The world had never seen anything quite like Sanford and Son when Red Foxx’s comedy originally aired from 1972 to 1977. Set in LA’s Watts neighborhood at a salvage yard, Foxx’s acerbic wit shined through in every classic episode. For six seasons, the show made history for its gut-busting comedy, often edgy racial humor and its no-holds-barred outlook on working-class African American life. Along with Demond Wilson, Foxx and a growing number of background players depicted life through the lens of South Central Los Angeles. Here are some facts you may not know about one of the most iconic sitcoms of all time.
1. About Lamont’s Name
According to his father, Lamont was actually named after a pitcher for the Negro Leagues named Lamont Lomax. While Lomax himself is fictional, the team he purportedly pitched for — the Homestead Grays — was very much real. Of course, Fred tried to convince his son that Lamont was his middle name, that he had no first name. That wasn’t true. Lamont’s middle name was Grady.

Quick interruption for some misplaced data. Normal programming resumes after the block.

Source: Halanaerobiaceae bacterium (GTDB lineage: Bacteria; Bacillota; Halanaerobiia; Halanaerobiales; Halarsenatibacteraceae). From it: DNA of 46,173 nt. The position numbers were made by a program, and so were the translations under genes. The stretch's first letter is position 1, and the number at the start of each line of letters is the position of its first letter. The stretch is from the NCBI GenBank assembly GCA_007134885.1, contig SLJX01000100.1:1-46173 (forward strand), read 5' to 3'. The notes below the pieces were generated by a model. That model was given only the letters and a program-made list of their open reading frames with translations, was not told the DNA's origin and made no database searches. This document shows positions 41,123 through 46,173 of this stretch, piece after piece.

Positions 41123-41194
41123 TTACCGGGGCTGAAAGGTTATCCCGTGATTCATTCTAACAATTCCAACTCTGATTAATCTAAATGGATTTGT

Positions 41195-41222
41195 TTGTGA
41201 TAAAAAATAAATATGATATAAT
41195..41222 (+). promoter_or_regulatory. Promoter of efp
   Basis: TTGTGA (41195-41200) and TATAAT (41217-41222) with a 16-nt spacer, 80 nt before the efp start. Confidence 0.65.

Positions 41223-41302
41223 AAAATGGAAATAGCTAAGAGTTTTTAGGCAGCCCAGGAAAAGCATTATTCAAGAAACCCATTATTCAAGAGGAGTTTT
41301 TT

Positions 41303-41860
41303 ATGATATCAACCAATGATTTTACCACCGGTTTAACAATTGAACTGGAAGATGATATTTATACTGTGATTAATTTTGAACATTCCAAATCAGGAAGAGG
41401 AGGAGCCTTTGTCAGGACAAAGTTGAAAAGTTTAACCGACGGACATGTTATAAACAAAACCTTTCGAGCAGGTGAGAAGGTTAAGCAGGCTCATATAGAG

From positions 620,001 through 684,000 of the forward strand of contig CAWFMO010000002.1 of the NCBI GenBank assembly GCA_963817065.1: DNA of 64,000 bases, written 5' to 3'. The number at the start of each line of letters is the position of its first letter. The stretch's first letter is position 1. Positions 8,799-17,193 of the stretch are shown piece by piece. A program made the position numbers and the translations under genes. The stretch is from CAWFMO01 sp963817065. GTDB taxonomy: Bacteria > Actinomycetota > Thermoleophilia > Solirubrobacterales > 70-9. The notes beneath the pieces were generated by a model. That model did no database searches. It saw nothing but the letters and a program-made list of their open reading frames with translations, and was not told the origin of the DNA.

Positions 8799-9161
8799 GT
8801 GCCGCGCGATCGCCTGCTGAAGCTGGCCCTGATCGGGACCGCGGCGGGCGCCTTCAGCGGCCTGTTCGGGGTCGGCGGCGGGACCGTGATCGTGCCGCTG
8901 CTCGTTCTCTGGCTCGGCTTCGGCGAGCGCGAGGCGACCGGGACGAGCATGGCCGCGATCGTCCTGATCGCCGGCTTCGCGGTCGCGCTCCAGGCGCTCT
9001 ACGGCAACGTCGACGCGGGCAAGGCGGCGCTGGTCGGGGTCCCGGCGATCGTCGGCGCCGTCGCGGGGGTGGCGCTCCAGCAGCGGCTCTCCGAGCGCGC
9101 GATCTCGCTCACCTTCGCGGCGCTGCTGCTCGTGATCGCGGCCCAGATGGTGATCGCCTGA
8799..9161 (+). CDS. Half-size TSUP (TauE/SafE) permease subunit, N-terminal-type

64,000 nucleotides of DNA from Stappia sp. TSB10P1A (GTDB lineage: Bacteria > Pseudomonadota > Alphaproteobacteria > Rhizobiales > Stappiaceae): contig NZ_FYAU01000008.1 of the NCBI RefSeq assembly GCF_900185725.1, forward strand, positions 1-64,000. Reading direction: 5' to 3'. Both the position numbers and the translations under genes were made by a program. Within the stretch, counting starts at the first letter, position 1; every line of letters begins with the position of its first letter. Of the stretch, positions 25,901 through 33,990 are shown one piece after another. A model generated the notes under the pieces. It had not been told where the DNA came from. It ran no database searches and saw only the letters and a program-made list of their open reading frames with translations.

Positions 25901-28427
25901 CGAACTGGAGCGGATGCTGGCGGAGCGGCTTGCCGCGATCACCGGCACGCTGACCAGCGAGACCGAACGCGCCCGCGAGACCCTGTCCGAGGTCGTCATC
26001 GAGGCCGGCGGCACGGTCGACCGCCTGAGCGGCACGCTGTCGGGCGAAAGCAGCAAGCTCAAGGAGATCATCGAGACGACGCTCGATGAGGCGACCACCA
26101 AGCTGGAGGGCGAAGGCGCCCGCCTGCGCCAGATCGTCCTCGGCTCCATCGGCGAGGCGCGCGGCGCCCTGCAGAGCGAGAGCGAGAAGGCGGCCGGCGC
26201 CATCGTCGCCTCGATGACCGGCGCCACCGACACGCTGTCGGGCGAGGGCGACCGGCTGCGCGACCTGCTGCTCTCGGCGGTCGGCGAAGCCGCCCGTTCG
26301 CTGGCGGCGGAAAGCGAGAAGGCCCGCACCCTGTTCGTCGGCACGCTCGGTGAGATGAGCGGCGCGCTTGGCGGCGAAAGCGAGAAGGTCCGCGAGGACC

2. Those Catchphrases
The show was one of the pioneers of the sitcom catchphrase. From Fred’s repeated fake heart attacks (“This is the big one! I’m comin’ Elizabeth!”) to his and Lamont’s nicknames for each other (“dummy” and “old fool”) to sassy LaWanda Page’s calling Fred an “old heathen,” the show made its mark in TV history by its expert use of repeated lines.
3. It’s a British Import
While the show wound up being quintessentially American, the fact is that the show is based on a BBC sitcom called Steptoe and Son. That show ran for four series from 1962 to 1965 and spawned — in addition to Sanford and Son — versions in Sweden, the Netherlands and Portugal.
4. The Theme Was Composed By…
Music icon Quincy Jones was commissioned to draft the now iconic theme song “The Streetbeater,” a short tune that has become so synonymous with the show that it’s very mention calls to mind a rusty old pickup truck driving down the streets of Los Angeles.
5. Red Foxx Missed Nine Episodes